I don't make a huge distinction in terms of what they require because I think an idea is either working or it isn't. And it can work—or not—at long or short or medium length. It depends on what the story I want to tell needs. I always think first about the nature of the story. When I had the idea for The Namesake, I felt that it had to be a novel—it couldn't work as a story. With this new book [Unaccustomed Earth], as opposed to the first collection, I worked on many of the stories for years while they kept evolving and evolving and evolving. One difference is that in The Namesake each piece was contributing to a larger whole.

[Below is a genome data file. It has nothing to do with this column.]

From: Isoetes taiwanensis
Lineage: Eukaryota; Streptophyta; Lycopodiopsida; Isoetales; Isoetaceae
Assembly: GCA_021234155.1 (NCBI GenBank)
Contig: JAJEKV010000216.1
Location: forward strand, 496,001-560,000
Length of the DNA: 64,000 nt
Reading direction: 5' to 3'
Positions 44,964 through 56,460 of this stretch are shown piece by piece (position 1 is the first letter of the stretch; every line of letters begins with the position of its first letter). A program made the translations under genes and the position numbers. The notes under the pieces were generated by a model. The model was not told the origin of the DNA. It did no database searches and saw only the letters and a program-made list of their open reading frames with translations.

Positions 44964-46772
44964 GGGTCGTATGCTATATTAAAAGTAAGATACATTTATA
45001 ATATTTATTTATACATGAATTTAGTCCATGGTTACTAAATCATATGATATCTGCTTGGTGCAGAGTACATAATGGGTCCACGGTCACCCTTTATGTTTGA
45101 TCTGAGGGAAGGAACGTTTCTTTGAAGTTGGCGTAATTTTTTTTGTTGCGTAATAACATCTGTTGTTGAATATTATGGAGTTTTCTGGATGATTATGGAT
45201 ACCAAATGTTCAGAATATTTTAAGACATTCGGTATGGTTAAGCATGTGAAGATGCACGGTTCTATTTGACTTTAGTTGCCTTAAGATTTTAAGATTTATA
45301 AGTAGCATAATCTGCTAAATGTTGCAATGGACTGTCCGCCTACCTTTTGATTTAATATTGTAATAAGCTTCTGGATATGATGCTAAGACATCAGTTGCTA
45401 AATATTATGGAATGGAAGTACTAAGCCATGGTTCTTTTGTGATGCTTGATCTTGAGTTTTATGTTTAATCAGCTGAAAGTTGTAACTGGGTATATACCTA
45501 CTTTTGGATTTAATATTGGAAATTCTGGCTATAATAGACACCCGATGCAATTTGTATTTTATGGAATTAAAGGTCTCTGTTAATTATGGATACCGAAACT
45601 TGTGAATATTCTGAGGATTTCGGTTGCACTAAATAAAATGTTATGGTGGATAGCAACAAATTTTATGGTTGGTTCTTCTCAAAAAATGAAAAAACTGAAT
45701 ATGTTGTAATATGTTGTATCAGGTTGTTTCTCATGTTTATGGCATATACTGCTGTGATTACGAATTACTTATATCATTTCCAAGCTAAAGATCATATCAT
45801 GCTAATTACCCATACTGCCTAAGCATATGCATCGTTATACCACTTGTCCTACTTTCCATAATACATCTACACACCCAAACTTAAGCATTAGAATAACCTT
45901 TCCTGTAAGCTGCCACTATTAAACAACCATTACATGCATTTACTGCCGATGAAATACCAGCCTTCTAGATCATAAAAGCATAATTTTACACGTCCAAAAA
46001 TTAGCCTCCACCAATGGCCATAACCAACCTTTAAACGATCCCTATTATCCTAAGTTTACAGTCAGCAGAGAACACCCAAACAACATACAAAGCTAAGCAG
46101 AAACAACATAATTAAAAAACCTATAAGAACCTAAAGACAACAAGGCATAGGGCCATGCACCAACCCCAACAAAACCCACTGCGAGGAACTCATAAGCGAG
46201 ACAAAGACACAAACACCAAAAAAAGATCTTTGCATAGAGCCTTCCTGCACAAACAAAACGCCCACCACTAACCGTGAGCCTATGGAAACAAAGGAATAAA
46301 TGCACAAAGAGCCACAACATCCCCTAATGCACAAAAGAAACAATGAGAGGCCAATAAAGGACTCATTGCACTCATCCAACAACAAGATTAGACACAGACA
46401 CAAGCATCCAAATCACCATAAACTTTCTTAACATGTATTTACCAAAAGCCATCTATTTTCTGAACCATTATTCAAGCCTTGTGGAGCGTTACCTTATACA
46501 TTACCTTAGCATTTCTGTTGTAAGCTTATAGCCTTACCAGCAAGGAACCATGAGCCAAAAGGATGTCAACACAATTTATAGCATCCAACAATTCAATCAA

I like [my writing] to be plain. It appeals to me more. There's form and there's function and I have never been a fan of just form. My husband and I always have this argument because we go shopping for furniture and he always looks at chairs that are spectacular and beautiful and unusual, and I never want to get a chair if it isn't comfortable. I don't want to sit around and have my language just be beautiful. If you read Nabokov, who I love, the language is beautiful but it also makes the story and is an integral part of the story. Even now in my own work, I just want to get it less—get it plainer. When I rework things I try to get it as simple as I can.